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March 27, 2023

Geistmann Redux: John Robinson Investigates, Chapter Nine

By Ron Singer

Chapter Nine

Cape Town, Thursday, May 15 - Friday, May 16, 2025.

At the same time John Robinson was leaving his office in the UCT library (five p.m. on Thursday evening, May 15), four or five miles from campus, Iosub Ceban and Samir Gupta were in the midst of a meeting of their own. Iosub was a twenty-five-year-old who had inherited Samir, an Indian-Canadian technical wizard, from his father, Geistmann. In fact, one of the arch criminal/prankster's final commissions had been for Samir to make arrangements for relocating Iosub and his mother, Elica, to Asheville, North Carolina.

In the years since, the savant had remained so loyal to his idol that, when his services were solicited by Ceban for a cyber-bank- robbing project, he signed on at what might be called bargain rates. Since Samir claimed to have access to the world's most sophisticated hacking system, Israel's invaluable Pegasus/Phantom, he could have demanded far more than the 50% he and Iosub agreed upon when they decided to begin their cyber-heists.

Samir's claim to have access to Pegasus/P. was a bluff and a dream. Nevertheless, less than a year after they had shaken hands on the deal, by employing the conventional tools of robotic screen scanners, spoofing, etc., all purchased for peanuts, through "Crimeazon," from makers including Zeus Builder, Bugat, and Spy Eye, their take had surpassed U.S. $20 million.

"Small potatoes," Samir thought, when you compared it to Dread Pirate Roberts' —DPR's— use of The Onion Router, a fancy piece of encryption and obfuscation software, to steal U.S. $80 mill. Of course, DPR's timeframe had been thirty months, which made Samir and Iosub's take much less shabby.

In mid-April, Iosub had broached a second goal, which resonated with his partner: they should design a plan to murder Geistmann's American executioner, John Robinson. The first step, which they had taken two-and-a-half weeks ago, was to use a forged old manuscript to lure Robinson to South Africa. With the aid of one of his wonkish sub-contractors, Samir had created and transmitted the block book, which was intended as a shot fired over Robinson's bows. As such, he had reasoned, it need not be followed by any immediate attack. (He compared Putin's war against Ukraine, which was also unfolding in stages.)

From Geistmann's young virtuoso enabler, Samir Gupta had matured into an entrepreneur, whose mantra was "CBA," or cost-benefit analysis. CBA told Samir that attempting to kill John Robinson without a very well-conceived plan would be a very dangerous undertaking. But so was alienating his partner, who quickly seemed to have grown obsessed with the bad idea. So, when Ceban nudged him, Samir decided his best response would be delay. But, as the month passed, and he thought about it more, he came to share his partner's obsession with swift vengeance for Geistmann's murder. After all, five years had already passed.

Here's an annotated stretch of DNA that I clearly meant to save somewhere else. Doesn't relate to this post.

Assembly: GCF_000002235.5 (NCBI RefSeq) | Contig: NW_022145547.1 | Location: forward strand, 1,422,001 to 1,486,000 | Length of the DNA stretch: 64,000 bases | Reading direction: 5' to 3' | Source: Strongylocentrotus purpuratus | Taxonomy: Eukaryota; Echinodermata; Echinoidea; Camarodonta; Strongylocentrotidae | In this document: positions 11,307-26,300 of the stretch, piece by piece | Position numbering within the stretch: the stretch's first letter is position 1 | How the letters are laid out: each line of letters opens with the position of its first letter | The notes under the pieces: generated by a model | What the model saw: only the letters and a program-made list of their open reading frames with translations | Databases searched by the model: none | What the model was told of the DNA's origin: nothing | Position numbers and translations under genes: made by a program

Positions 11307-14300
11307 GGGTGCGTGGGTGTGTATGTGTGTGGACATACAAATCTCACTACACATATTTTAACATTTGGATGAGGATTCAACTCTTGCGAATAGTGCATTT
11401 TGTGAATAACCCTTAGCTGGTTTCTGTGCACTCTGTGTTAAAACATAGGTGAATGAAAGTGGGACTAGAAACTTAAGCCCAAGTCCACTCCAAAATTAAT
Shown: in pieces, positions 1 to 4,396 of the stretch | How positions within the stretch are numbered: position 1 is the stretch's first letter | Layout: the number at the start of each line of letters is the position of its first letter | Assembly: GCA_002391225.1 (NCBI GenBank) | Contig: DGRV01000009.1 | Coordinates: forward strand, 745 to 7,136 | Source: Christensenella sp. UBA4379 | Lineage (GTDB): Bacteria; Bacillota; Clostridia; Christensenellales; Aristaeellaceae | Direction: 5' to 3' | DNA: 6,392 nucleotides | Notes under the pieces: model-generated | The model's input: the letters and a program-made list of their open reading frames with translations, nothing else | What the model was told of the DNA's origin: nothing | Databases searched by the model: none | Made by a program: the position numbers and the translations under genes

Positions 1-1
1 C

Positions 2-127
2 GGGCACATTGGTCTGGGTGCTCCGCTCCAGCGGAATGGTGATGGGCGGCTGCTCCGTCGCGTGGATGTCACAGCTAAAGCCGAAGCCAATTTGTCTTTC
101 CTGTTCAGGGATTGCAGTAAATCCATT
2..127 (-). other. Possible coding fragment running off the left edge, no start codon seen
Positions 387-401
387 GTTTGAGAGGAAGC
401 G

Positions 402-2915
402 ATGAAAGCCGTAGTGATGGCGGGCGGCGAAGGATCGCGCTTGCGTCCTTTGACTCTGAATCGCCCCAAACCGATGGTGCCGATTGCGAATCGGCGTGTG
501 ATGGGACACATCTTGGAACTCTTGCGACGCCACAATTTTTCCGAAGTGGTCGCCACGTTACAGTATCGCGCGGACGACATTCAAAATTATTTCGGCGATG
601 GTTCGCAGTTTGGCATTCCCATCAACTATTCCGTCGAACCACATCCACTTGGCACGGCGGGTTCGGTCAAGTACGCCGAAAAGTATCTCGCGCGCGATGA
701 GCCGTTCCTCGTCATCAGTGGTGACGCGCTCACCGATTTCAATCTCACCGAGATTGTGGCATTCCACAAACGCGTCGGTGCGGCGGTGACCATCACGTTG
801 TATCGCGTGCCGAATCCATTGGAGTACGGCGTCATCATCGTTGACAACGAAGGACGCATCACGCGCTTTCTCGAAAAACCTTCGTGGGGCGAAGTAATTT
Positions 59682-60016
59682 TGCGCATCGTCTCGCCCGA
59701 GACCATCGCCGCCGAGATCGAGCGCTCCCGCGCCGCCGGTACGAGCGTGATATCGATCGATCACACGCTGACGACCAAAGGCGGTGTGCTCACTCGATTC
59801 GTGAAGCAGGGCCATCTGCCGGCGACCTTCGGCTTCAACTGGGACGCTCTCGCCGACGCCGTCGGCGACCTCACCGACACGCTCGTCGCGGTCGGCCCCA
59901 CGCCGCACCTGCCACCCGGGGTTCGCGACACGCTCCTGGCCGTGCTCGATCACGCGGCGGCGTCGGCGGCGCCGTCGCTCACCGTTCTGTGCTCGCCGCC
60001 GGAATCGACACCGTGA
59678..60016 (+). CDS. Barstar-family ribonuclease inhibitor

Why try to kill Robinson in South Africa, of all places? "Because," Iosub had argued, "South Africa was where the roots of the betrayal had been planted, where the erstwhile foes had joined forces." Although Samir did not think much of this argument, he went along with it, for his own reason: away from his usual habitat, Robinson would be more vulnerable.

The location had recommended itself for several other reasons. Cape Town was a very pleasant place in which to live, at least for a while. Its racially mixed population offered him (Samir) excellent cover. Since the FBI's apparent success in breaking the Pan-African Cartel, the Bureau, the CIA, and Interpol were all thin on the African ground. (Democracies have notoriously short memories.)

A final recommendation was that CapeTown was a bastion of technical expertise: hundreds of firms, hordes of clever young employees, many of whom had already been acolytes of the dark net when Samir recruited them. Motivated by an astronomical unemployment rate, as well as by love of the game and a strong desire to learn (as he had been, as a youngster in Kolkata), techies came cheap in South Africa. Of the $U.S. 20 mill. he and Iosub had stolen so far, their "sub-contractors" had cost them a measly $385 K, or less than two percent.

On this particular evening, over an excellent bobotie (a Cape Malay moussaka-like mixture of curry, bread and fruit) at a favorite eatery in the Bo Kaap district, Ceban bruited the revenge issue for the nth time.

Although he was completely on board with the idea, Samir responded with a brief, stern warning: "Killing FBI Agents, or even their sub-contractors, Joe, is a dangerous business. Factoring in the potential blowback, it could cost us big bucks. We don't have that kind of money —yet. But don't worry, my friend, we're on our way."

Iosub's response was to suck from his beer bottle, and sulk. Once again, Samir worried that his pudgy dinner companion, dressed in one of the usual shiny suits, with a wide tie (red, tonight), and expensive orange and green running shoes, might sooner or later take out his frustrations on the perceived frustrater.

Paying the check, Samir called for an Uber. Iosub stated his intention of remaining in the neighborhood for the evening, to prowl the street looking for paid sex. Just in case, before entering the Uber, Samir activated a device that intercepted GPS spyware. It told him no one was trailing the vehicle, which carried him back to the office.